Wildfire Smoke Updates Home | Archived Wildfire Smoke Updates

Wildfire Smoke Update
Tuesday, July 23, 2013 8:44 AM

Satellite Photos | Locations and Smoke Conditions

Today's Report and Forecast Today's Summary
East-traveling smoke plumes were very large just before sunset last night. The satellite image below shows several large smoke plumes in Idaho and another large smoke plume off the Rocky Mountain Front near Choteau. The smoke was able to rise high into the atmosphere yesterday which left GOOD air quality at the ground.

We are looking ahead to another hot and dry day. Thunderstorms are possible in far eastern Montana, but western Montana and Idaho should remain clear. Surface winds will be light to moderate throughout the afternoon and high atmospheric winds will actually blow from the northwest to the southeast. For the past several days we have seen winds pushing smoke directly to the east, but today that smoke will take more of a southeasterly track. Only extreme southwestern Montana should see those large smoke plumes later this afternoon. Great Falls, Lewistown, and possibly even the Helena Valley may see smoke from the Red Shale fire in the Bob Marshall Wilderness. Frenchtown and Missoula may also see light smoke from the West Mullan fire. However, air quality should remain generally GOOD again today even if smoke is visible. MODERATE impacts are possible overnight in the aforementioned areas, but conditions should improve again by early Wednesday.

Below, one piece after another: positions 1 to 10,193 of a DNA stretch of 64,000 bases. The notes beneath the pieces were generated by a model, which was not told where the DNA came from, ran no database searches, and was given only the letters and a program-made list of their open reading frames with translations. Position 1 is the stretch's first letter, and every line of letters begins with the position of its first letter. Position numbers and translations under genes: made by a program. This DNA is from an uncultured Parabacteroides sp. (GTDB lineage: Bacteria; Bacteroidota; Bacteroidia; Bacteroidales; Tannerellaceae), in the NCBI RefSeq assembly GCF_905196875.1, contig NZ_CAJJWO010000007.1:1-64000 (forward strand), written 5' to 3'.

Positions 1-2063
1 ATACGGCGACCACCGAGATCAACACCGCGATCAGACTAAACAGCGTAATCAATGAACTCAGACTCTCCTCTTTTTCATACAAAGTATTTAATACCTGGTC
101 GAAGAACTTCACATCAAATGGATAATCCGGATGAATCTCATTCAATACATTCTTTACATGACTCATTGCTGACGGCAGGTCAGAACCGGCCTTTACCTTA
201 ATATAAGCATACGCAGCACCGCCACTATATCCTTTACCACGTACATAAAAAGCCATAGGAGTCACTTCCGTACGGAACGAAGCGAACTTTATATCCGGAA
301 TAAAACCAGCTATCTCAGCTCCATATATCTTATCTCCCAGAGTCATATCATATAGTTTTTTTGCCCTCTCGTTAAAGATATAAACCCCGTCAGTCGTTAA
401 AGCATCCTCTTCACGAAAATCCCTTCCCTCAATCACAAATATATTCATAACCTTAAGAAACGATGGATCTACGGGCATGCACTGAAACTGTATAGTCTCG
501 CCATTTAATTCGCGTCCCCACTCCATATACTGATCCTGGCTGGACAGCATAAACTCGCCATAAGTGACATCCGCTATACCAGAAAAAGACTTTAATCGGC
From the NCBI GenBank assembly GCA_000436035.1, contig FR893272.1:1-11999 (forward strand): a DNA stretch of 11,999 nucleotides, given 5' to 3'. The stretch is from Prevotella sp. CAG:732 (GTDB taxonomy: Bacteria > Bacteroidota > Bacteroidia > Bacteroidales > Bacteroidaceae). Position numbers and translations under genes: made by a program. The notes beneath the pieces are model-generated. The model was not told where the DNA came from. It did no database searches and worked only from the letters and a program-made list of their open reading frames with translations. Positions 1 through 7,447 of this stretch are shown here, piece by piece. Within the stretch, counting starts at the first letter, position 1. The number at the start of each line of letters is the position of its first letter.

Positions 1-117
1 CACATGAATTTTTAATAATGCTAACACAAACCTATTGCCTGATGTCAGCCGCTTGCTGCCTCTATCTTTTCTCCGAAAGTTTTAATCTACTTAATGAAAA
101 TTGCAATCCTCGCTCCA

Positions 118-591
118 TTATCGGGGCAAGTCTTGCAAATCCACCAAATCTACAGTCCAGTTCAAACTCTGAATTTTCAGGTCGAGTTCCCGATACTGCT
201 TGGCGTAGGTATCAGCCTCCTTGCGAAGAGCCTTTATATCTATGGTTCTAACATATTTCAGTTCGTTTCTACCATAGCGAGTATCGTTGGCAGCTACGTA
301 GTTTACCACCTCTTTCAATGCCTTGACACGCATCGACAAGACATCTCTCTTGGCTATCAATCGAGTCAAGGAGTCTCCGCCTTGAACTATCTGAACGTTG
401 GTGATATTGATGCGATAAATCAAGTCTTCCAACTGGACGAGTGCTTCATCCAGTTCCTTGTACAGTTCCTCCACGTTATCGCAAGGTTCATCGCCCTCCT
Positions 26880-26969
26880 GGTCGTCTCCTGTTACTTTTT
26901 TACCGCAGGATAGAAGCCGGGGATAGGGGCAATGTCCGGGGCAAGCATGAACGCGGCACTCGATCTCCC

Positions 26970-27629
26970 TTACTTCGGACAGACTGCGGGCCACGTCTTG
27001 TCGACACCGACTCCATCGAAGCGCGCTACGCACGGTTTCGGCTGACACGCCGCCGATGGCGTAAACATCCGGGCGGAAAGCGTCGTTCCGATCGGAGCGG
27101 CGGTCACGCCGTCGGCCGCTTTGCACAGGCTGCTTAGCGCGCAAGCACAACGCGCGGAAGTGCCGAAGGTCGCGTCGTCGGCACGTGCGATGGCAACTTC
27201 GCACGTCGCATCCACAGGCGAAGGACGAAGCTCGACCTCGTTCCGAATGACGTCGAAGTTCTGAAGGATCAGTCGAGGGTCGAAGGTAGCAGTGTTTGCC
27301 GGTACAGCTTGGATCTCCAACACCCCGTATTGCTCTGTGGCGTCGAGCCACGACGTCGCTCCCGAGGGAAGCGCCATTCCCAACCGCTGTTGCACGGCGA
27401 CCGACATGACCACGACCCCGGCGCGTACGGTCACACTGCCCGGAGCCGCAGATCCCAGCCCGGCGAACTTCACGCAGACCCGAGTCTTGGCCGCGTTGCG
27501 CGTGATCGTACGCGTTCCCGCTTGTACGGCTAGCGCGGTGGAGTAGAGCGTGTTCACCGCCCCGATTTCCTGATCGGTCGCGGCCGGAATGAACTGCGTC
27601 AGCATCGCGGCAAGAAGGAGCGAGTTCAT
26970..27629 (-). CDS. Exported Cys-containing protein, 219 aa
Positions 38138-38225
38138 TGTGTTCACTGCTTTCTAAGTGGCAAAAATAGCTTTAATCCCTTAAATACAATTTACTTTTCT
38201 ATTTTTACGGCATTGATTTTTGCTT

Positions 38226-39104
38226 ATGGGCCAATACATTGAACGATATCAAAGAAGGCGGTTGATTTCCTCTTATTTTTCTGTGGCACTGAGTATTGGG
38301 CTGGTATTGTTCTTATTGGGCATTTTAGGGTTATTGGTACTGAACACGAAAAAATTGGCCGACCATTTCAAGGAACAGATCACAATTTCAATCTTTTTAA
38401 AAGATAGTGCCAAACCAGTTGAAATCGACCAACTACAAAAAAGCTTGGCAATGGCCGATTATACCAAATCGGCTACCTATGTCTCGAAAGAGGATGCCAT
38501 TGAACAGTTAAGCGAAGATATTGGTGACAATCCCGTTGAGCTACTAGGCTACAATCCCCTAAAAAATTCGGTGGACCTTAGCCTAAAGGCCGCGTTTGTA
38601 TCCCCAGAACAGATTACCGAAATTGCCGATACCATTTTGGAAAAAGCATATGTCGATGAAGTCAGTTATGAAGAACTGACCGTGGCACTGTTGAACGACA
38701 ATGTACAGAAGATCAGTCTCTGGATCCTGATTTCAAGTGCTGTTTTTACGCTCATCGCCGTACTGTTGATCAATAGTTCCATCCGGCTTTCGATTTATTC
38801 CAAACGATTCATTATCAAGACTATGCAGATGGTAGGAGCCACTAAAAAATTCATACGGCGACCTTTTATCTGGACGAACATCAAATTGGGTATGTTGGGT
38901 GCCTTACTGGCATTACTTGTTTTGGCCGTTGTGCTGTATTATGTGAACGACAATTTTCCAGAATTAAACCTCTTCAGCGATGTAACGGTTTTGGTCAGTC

There will be another smoke update this afternoon before 5:00.
Residents near active fires and under plumes aloft need to remain aware of current conditions and use the visibility guidelines to guide their activity decisions as the situation changes.

Air Quality Bureau
Montana Department of Environmental Quality
Phone: (406) 444-3490
Email: DEQ-ARMB-Admin@mt.gov

This is the visible satellite image from 7:45 last night showing the large smoke plumes coming from Idaho and the Rocky Mountain Front. 

This is the visible satellite image from 7:45 last night showing the large smoke plumes coming from Idaho and the Rocky Mountain Front.



The smoke report below compares particulate levels where information is available to MDEQ’s Health Effects Categories. Real time particulate information is currently available in most of the larger urban areas from several different sources including: DEQ run PM-10 BAMS and PM2.5 BAMS, NWS ASOS visibility monitors, and USFS remote access Nephelometers and BAMS. These advisories represent conditions between midnight and 8 AM and may change substantially throughout the day.

Locations and severity of forest fire smoke reports since midnight of the date above at reporting stations.
Health Effects Categories City
  Very Unhealthy  
  Unhealthy for Sensitive Groups  



Flathead Valley
Seeley Lake
West Yellowstone
Great Falls

B1(x) One-hour BAM value (number of values)
B8(x) Eight-hour average BAM
B24 24 hour  average BAM value
Vis(x) Visibility value (number of hours)
Vis(am/pm) Visibility value from twice/day reporting stations

Local impacts in areas immediately adjacent to active fires are expected to exceed some or all of the advisory levels.  DEQ recommends the use of local visibility guidelines to evaluate possible health risks and make informed activity decisions.